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Page last updated at 07:24 GMT, Wednesday, 9 January 2013
Today: Wednesday 9th January

Could lead poisoning at an early age be responsible for people turning to violent crime in later life? The government is to announce an overhaul of the probation service - handing much of its work to contractors who will be paid by results. And also on the programme, an answer to that age-old question: why do our fingers shrivel up after being underwater too long?

We are no longer providing clips of every part of the programme but you will be able to listen via the BBC iPlayer .


Business news with Simon Jack on news of the big risks facing the global economy in 2013.

Sports news with Garry Richardson.


The Government is unveiling plans for a "probation revolution", meaning all prisoners will face a period of rehabilitation on leaving prison, even for minor offences. Liz Calderbank, HM chief inspector of probation, outlines the problems with the current system.

Fire-fighters have been battling scores of wildfires across southeast Australia, as authorities evacuated national parks and warned that blistering temperatures and high winds had led to "catastrophic" conditions in some areas. BBC reporter Phil Mercer explains that in New South Wales, the country's most populous state, the fires have burned through more than 64,000 acres of land.

Business news with Simon Jack.


Science is getting close to explaining those prune-like fingers and toes we all get when we sit in the bath too long. Dr Tom Smulders, evolutionary biologist at Newcastle University, says that researchers have shown that wet objects are easier to handle with wrinkled fingers than with dry ones.


The Care Quality Commission (CQC), the regulator of health and social care in England, has not earned public confidence, a scathing report by MPs has concluded. Stephen Dorrell MP, Health Select Committee chair, and David Behan, chief executive of the CQC, debate whether the organisation has failed to define its core purpose.

Sports news with Garry Richardson.

The Government must be more vigorous in its approach to cyber security, says the Defence Committee in its report published today. Major General Jonathan Shaw, former head of cyber security programme at the Ministry of Defence, gives his view that there needs to be much more awareness of the dangers of cybercrime in general.

The paper review.

In response to the Today programme breaking of the new Bowie single on air yesterday some unlikely establishment figures tweeted their love of Bowie, including Sir John Oldham. Sir John Oldham, national clinical lead for quality and productivity at the Department of Health, and Nicholas Coleridge, managing director of Condé Nast in Britain, reflect on what the release means to devoted Bowie fans.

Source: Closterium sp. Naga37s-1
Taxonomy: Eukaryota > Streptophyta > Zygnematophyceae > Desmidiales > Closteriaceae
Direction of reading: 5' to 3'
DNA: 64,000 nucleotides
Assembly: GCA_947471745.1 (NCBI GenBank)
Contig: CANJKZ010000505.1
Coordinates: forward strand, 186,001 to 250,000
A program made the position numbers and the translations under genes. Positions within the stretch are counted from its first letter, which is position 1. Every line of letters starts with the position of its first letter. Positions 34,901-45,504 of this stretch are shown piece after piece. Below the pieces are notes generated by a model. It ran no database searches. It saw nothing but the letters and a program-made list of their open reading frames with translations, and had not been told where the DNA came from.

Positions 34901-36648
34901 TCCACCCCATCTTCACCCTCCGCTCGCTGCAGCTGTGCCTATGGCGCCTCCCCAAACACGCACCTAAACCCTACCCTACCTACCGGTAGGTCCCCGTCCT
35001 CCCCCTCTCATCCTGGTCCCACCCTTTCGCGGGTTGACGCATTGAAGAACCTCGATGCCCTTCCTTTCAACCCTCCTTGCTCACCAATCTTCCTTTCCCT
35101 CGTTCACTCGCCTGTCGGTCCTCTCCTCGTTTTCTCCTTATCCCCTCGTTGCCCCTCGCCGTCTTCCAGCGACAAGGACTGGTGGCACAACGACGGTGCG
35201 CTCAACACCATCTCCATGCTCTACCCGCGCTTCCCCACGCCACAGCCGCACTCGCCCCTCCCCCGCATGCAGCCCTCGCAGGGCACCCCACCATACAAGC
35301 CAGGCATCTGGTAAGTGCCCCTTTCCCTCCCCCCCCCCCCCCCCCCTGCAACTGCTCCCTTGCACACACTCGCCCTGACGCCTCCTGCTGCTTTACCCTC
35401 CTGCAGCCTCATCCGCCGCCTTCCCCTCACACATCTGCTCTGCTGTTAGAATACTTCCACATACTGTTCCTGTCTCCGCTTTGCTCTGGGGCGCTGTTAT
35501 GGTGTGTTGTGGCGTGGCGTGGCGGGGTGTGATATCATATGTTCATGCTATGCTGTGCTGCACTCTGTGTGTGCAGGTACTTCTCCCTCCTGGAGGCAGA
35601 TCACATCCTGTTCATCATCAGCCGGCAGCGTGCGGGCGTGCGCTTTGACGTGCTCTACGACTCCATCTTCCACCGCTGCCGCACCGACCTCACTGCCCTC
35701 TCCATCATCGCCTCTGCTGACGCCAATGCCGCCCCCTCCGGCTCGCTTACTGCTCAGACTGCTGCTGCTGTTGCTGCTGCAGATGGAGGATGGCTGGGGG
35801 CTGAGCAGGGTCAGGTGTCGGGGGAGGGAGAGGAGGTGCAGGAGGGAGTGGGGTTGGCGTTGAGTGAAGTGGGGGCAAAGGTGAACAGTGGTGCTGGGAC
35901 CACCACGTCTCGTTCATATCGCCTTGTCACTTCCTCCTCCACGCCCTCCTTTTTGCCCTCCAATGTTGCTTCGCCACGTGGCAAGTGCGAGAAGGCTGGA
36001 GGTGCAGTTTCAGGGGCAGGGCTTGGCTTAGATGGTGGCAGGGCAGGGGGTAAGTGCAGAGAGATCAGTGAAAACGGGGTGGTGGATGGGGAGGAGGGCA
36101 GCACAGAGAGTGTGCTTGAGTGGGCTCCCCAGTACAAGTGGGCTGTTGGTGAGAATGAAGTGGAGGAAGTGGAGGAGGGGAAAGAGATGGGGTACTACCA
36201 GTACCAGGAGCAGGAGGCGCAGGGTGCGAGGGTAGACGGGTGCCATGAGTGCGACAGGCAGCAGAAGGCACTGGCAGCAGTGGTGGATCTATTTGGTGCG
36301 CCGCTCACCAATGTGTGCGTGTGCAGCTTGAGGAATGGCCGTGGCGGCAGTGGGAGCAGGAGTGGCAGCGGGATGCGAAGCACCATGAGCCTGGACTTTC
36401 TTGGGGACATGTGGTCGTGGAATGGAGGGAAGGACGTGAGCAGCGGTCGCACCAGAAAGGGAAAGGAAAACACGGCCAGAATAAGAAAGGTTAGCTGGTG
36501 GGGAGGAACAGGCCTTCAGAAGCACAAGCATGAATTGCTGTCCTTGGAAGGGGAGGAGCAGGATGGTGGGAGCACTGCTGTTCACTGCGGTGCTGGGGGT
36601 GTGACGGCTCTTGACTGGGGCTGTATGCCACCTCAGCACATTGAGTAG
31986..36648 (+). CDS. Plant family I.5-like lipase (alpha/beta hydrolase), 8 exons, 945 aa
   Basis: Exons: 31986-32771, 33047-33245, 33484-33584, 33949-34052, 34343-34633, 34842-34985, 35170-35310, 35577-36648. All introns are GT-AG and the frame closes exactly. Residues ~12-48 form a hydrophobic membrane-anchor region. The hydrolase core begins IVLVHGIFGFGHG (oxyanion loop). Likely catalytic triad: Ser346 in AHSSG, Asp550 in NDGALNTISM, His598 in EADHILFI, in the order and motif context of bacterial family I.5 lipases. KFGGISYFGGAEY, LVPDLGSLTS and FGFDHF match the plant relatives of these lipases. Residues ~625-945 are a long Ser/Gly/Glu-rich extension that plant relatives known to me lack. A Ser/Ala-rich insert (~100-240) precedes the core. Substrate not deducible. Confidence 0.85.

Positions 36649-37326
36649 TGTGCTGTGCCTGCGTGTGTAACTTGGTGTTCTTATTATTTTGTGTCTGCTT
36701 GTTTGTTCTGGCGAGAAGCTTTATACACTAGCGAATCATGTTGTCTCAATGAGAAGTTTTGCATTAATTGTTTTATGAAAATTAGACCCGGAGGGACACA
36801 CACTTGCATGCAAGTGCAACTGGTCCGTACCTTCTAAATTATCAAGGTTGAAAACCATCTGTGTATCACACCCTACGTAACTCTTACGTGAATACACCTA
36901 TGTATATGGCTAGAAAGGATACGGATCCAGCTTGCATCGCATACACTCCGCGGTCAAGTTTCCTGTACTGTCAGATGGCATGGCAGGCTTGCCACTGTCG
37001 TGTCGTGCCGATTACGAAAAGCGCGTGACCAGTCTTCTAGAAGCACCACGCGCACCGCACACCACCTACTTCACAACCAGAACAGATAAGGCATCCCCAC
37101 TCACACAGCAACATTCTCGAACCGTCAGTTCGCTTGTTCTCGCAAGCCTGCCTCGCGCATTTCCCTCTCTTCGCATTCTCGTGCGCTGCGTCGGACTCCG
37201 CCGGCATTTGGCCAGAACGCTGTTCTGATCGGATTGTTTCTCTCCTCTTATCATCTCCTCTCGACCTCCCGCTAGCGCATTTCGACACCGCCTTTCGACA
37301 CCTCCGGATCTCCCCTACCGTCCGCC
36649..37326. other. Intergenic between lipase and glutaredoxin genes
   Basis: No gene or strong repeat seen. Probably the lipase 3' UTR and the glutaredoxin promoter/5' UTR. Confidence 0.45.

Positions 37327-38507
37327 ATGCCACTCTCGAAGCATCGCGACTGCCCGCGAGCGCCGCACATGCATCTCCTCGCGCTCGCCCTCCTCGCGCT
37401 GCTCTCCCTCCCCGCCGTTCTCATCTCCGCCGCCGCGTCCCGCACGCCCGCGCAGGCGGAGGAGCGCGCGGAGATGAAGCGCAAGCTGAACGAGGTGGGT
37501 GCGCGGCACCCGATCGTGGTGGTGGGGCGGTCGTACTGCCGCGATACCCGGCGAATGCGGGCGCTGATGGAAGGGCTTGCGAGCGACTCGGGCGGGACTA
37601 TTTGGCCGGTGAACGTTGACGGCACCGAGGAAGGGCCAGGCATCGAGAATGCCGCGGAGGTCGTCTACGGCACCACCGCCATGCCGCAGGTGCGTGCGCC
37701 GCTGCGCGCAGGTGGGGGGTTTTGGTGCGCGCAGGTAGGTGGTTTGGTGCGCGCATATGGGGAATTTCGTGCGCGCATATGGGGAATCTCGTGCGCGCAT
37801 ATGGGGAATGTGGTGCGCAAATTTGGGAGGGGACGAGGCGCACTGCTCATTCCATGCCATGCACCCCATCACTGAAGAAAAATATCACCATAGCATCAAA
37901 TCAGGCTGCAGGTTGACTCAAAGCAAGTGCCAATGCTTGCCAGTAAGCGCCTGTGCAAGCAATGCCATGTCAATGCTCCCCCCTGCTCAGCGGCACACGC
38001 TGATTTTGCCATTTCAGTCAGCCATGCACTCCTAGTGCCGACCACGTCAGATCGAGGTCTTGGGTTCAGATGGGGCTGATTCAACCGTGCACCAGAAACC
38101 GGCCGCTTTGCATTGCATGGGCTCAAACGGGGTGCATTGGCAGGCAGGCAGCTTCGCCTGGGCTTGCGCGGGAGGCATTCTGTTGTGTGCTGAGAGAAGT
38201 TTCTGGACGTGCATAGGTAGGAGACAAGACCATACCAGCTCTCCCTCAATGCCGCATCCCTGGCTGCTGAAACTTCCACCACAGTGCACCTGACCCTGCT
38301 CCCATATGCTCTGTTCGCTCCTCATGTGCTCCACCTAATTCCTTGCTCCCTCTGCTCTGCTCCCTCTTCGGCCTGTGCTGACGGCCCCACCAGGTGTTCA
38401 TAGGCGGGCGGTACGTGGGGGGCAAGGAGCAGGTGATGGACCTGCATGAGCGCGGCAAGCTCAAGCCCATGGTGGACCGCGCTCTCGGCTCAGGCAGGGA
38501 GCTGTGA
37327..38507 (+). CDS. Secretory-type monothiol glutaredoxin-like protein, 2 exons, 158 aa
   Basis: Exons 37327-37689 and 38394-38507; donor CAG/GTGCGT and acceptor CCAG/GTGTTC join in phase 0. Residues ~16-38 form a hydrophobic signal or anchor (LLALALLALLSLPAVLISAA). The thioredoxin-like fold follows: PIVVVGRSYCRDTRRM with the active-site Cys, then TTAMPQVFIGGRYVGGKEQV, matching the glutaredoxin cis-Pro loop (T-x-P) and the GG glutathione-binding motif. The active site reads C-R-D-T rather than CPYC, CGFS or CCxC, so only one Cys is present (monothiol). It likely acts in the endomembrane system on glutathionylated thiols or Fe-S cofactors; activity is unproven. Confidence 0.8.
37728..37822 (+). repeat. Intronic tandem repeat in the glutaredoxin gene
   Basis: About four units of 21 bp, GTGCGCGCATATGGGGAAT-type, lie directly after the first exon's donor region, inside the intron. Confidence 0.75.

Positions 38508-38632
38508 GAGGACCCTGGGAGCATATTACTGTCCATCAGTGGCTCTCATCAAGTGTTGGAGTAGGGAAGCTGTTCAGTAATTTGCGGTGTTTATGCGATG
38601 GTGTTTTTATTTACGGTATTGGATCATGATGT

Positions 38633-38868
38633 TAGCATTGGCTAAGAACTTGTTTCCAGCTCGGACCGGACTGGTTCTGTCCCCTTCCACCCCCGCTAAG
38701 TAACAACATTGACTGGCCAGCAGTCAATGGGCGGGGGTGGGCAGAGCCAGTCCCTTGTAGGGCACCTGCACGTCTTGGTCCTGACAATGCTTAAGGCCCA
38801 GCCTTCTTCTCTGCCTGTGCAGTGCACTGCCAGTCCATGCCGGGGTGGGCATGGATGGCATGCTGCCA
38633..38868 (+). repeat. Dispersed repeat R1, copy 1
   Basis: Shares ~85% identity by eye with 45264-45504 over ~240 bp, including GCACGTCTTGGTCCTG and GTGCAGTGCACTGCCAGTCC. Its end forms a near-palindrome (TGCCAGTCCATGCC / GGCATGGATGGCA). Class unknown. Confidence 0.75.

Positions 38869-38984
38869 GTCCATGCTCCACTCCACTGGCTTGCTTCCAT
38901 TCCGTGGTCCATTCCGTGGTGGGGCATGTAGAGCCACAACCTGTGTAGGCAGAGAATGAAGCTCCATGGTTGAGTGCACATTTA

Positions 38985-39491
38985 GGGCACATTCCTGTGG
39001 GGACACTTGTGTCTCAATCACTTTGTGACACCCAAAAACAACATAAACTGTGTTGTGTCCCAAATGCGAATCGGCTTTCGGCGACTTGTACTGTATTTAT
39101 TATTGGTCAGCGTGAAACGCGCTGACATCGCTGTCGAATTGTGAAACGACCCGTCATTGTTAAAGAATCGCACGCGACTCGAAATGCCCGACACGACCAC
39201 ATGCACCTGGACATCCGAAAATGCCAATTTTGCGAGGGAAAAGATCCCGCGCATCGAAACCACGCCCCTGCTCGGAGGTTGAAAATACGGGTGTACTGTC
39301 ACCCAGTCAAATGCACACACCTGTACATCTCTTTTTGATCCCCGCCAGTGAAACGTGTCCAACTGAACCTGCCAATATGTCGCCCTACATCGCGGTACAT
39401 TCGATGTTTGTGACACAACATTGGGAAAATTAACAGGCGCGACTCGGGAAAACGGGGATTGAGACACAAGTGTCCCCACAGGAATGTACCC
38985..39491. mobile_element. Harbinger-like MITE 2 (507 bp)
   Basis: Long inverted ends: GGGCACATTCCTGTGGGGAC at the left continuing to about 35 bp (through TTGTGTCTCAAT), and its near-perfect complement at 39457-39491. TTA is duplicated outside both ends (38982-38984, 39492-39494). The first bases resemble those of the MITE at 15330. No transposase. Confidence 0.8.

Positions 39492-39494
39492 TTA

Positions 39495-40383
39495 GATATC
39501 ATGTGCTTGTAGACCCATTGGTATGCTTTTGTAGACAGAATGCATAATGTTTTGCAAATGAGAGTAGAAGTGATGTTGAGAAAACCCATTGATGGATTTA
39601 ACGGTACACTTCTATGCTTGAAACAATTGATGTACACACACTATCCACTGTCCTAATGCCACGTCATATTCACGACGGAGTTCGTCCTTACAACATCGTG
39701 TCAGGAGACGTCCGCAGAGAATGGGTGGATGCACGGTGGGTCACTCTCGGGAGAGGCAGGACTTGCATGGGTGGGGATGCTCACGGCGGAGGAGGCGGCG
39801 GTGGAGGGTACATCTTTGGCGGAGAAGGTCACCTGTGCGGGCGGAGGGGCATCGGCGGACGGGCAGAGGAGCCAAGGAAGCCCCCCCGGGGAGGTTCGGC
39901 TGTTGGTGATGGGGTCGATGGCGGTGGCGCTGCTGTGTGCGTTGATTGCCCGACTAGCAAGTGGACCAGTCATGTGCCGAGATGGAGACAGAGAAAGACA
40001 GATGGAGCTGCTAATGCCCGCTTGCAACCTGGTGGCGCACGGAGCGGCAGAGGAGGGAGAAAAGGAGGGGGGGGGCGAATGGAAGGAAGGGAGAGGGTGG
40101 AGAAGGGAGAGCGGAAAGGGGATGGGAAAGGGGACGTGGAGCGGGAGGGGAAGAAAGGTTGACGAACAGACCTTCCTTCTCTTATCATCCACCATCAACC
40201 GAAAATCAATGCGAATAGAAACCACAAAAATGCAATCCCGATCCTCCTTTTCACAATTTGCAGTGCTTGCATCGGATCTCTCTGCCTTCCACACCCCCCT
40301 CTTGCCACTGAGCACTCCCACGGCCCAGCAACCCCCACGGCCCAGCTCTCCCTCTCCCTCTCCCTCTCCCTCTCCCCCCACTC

Thought for the Day with the reverend Dr Michael Banner, dean and fellow of Trinity College, Cambridge.


The Union Flag will be raised over Belfast City Hall today at dawn to mark the Duchess of Cambridge's 31st birthday. Dr John Kyle, one of two members of the Progressive Unionist Party on the city council, and Dr Ruth Dudley Edwards, an historian and writer, discuss the event as the first of the designated flag days since the decision by the council to limit the occasions on which the flag is flown.


George Monbiot claimed in the Guardian yesterday that there is a link between lead poisoning and violent crime and there is a wealth of evidence that out there that appears to back up the claims. Howard Mielke, professor of pharmacology at Tulane University, and Alastair Hay, professor of Environmental Toxicology at Leeds University, examine the potential link.

For the first time in the probation service in England and Wales the government is planning payment-by-results in part of the system - voluntary bodies and private companies will be able to bid for contracts to deal with medium and low risk offenders and will only be paid in full if reoffending rates fall. Justice Secretary and Lord Chancellor, Chris Grayling explains the move.

Sports news with Garry Richardson.

The Bafta nominations will take place on Wednesday morning and Will Gompertz, The BBC's Arts Editor, hears from Pippa Harris, Deputy Chair of the Bafta Film Committee.

Demonstrators on Tuesday staged a second day of rallies in the southern Chinese city of Guangzhou in support of journalists who have been protesting against censorship. Martin Johnson, founder of GreatFire.org a website that monitors online censorship in china, and Martin Jacques, author of China Rules the World: the Rise of the Middle Kingdom, discuss censorship in China and what will be done as a result of the protests.


Business news with Simon Jack.

David Cameron is expected to make his long awaited speech on Europe next week. Lord Bernard Jenkin MP and Lord Brittan discuss what they to see as Britain's stance on Europe and what they see as the dangers of the outcome of Cameron's speech.

Protests continue across India as thousands demand justice for the medical student who was gang raped and tortured on a Delhi bus in mid-December. The BBC's Natalia Antelava looks into why this has lead to an increase in organised crime across the country.

It is 50 years since the premier of the satirical stage musical Oh What a Lovely War and to mark the anniversary it is being revived. Murray Melvin, who was in the original production by Joan Littlewood, reflects on the controversial play.

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